• Sheath: Inconel® 600 standard 304SS, 316SS, or 321SS on request
  • Insulator: ≥99.4% Compacted MgO
  • Hot Wire: Inconel® 600 standard. Nichrome 80/20 on request
  • Cold Wire: Copper (one-wire), Nickel (two-wire)

Maximum working temperature

  • Hot Part: 1000⁰C
  • Cold Part: 300⁰C (one-wire), 300⁰C (two-wire)

Tolerances

  • Sheath Diameter: +0/-0.08mm
  • Hot Section Linear Resistance: ±10%
  • Hot Section Length: <1500mm; +0/-10% ≥1500mm; +0/-7%

Usage of MI Heating elements

Heating Liquids or Gases

Exploring the intricacies of heating liquids and gases reveals a world where precision meets practicality. Each method, whether submerging elements in liquids or coiling them for gas heating, is designed with specific power and temperature limits in mind. Kamet’s expertise shines in offering solutions that adapt to the dynamic nature of these fluids, ensuring efficiency and safety. Here’s a closer look at these methods and their technical specifications. Based on our experience, two-wire heating elements are more commonly employed in the heating of liquids or gases. For liquids, the heating elements are submerged into the liquid. In the case of gases, the heating elements are typically coiled around a cylinder, as seen in applications like gas chromatography.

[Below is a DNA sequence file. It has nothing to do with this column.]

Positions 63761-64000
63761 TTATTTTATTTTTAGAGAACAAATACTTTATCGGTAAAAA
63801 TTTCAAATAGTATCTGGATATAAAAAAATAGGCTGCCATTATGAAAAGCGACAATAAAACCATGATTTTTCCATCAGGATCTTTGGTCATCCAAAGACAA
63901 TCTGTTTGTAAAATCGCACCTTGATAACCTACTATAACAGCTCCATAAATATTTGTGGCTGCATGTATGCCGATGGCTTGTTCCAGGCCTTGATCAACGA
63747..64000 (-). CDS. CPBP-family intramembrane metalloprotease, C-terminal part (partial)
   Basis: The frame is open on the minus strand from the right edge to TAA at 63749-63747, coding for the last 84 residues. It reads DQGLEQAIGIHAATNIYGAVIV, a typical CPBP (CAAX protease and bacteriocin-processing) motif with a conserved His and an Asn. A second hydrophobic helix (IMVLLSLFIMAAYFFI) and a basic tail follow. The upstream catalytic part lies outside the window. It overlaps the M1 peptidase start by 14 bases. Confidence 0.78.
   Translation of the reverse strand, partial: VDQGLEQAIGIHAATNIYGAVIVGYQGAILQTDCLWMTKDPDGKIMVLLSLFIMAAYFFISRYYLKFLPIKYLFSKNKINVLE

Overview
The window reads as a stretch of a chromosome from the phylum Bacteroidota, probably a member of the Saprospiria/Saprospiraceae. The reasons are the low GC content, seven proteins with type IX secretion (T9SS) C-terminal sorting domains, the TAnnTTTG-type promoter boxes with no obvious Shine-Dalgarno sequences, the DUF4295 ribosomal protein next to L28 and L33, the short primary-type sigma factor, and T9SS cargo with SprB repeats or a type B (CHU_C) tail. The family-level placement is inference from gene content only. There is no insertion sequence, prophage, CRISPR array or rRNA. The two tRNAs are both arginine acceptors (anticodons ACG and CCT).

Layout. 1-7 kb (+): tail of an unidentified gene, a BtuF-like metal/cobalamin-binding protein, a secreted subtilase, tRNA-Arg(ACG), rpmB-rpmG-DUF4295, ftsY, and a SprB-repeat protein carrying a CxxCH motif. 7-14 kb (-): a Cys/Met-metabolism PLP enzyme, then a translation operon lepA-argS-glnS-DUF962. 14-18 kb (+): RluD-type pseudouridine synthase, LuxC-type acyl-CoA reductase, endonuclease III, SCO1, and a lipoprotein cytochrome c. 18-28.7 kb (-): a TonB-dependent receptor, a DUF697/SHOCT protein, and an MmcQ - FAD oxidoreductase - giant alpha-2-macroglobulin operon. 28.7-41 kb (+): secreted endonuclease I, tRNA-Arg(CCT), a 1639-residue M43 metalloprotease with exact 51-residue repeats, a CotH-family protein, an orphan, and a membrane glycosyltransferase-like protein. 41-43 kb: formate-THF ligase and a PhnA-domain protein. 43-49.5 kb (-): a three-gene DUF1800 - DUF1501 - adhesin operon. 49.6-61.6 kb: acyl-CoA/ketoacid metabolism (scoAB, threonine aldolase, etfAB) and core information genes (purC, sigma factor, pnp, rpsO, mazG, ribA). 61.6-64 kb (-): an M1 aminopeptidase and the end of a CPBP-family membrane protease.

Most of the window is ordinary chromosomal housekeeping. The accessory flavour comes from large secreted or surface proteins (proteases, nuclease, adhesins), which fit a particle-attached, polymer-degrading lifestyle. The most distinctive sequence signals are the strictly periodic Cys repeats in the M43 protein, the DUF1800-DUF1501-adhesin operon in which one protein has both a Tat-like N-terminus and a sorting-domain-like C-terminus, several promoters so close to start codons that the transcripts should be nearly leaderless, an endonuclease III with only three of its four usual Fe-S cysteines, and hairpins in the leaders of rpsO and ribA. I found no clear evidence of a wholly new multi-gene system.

Heating liquids

  • Submerge directly in the liquid to be heated
  • Maximum power density: <9 W/cm^2 for standing liquid
  • Maximum temperature: 980⁰C

NOTE: For applications with fast moving liquids, power density can be increased. Contact Kamet for advice in this regard.

Heating gases

  • Commonly coiled and inserted inside a tube where gas moves over the coils or as oven heating element for harsh environments
  • Maximum power density: <4.5 W/cm^2 for standing air
  • Maximum temperature: 980⁰C

NOTE: For applications with fast moving gases, power density can be increased. Contact Kamet Trading to consult.

Heating in vacuum environments

Radiant heat is one of the most common methods of heat transfer in a vacuum. Electric heaters need to be over 500°C before metal surfaces start to radiate heat away from the surface of the heater. Keeping that heat in the area of the process and away from the cold section of cable brings a new generation of efficiency to radiant vacuum process heating. The desired heating rate and required power will determine the mounting method. Vacuum applications bring particular challenges: